Cunning Little Vixen, WNO, Cardiff, February 2013Posted on 25 February 2013
This opera pits the timeless amorality of the natural world against the emotions and melancholy of human beings. The former is represented by the Vixen, her family, and other forest animals, the latter by Forester, Schoolmaster, Priest and Poacher.
In the original story by Rudolf Těsnohlídek, based on drawings by Stanislav Lolek, the Vixen lives on, but Janáček has the poacher kill her. This injects a tragic element into the story, yet the end result is the same: the natural world continues regardless of human intervention, and in the final scene where the Forester recalls true love from the springtime of his life, another vixen appears. As he reaches out to catch her, his hand clasps a little frog, who tells him he’s not the same one as before — that w-w-was his grandfather. The natural world is a constant, and while the Forester and other humans live with the memories of love they have lost, the animals know that the meaning of life is life itself.
In David Pountney’s 1980 production, with its designs by Maria Bjørnson, the natural world is pre-eminent, and a small space opens up for those moments when the humans control things: the yard at the Forester’s home, and the inn where the three friends drink together. Otherwise it is the outdoors, where Nick Chelton’s lighting shows the change of seasons and day alternating with night. At one point the snow disappears in a pretty stage trick that made me laugh — a light moment, and the opera is full of them. The story may be as deep as the sky, but the whole thing embraces three half-hour acts plus one interval. In the Czech Republic it is Janáček’s most popular opera.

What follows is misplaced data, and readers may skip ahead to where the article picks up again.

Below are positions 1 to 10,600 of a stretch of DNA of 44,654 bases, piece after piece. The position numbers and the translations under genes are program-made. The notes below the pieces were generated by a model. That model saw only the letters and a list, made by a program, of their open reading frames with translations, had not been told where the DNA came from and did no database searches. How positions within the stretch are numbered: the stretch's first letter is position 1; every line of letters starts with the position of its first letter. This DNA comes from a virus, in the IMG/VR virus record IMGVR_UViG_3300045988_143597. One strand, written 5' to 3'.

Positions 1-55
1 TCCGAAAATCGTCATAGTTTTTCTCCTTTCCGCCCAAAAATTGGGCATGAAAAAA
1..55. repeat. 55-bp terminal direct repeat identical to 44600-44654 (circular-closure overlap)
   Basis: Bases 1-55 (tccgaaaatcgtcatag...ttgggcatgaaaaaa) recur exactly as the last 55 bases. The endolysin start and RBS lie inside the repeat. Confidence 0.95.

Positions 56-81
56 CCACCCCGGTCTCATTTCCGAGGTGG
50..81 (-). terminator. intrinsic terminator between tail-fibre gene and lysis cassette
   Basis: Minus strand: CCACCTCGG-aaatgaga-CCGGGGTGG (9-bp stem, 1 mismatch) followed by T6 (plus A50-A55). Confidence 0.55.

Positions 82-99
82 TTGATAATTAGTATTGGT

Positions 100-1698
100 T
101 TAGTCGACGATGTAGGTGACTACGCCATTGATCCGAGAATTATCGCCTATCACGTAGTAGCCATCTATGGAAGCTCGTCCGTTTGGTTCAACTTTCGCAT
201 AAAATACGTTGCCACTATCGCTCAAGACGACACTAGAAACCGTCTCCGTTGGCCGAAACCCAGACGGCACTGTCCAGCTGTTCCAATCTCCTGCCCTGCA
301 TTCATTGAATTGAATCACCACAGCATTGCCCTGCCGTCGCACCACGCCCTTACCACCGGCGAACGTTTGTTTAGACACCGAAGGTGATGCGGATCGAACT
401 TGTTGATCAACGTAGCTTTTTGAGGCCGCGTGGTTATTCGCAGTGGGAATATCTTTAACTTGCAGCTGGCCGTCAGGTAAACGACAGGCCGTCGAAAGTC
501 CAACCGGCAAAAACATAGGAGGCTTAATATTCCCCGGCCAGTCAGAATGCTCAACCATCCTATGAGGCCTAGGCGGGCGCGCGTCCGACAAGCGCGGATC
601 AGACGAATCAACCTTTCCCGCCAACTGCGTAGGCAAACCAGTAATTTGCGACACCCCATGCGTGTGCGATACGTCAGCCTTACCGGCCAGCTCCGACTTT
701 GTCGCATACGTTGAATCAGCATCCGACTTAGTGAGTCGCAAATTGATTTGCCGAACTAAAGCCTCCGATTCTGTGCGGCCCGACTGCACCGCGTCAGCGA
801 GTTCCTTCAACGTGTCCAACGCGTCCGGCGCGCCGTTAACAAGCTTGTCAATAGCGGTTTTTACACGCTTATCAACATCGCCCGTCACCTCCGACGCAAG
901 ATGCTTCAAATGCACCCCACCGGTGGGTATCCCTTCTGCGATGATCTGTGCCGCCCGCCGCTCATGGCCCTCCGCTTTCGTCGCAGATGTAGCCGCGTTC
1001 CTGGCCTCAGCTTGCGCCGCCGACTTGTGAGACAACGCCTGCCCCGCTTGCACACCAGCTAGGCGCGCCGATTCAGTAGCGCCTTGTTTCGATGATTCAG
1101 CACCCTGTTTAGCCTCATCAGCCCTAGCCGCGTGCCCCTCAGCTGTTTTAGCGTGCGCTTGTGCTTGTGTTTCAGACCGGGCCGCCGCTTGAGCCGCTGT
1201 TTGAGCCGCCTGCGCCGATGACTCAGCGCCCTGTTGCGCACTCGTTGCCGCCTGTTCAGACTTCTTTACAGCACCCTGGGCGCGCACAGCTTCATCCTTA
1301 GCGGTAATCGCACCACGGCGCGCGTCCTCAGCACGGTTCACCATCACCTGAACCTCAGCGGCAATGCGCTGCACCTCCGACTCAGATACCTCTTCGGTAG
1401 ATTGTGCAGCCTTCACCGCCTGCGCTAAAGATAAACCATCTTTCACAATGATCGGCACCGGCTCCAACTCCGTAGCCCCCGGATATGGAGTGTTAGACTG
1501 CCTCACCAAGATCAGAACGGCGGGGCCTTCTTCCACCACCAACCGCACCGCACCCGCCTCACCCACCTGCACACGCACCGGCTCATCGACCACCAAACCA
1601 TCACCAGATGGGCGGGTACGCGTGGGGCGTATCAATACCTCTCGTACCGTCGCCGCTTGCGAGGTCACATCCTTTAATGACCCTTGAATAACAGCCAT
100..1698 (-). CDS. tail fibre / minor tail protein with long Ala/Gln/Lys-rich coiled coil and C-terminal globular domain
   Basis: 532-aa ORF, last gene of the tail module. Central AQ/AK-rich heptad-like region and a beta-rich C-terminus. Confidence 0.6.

Musically it’s a treat, and in Act II when the Vixen finds her Fox and opens up to the joy of life, Sophie Bevan and the orchestra rose to heights of lyrical perfection. Her love duet with Sarah Castle as the Fox was glorious, with the orchestra under Lothar Koenigs playing with Wagnerian intensity. Alan Oke made a wonderfully dry Schoolmaster with his steady melancholy, David Stout was very effective in his Act III appearance as the poacher, and Jonathan Summers was full of character and vocal assurance as the Forester. As the opera ended I wished for more intensity in those final musical chords, but Lothar Koenigs gave an intensely lyrical rendering of Janáček’s score.
The production as a whole is a delight, and in Act I when the Vixen is tied up in the Forester’s yard, a dancer comes on to express her desire for freedom. Stuart Hopp’s choreography here fits the music to perfection, and Naomi Tadevossian showed true musicality in its performance. When the production was new it would have been a different dancer, as would be the children who played the small animals, but life goes on while human problems remain the same, and that is the point of this wonderful piece of Czech magical realism.
Performances continue at Cardiff, 26 Feb – 28 Feb; Birmingham Hippodrome, 7 Mar; Venue Cymru, Llandudno, 14 Mar; The Mayflower, Southampton, 21 Mar; Milton Keynes Theatre, 27 Mar; Theatre Royal, Plymouth, 4 Apr — for details click here.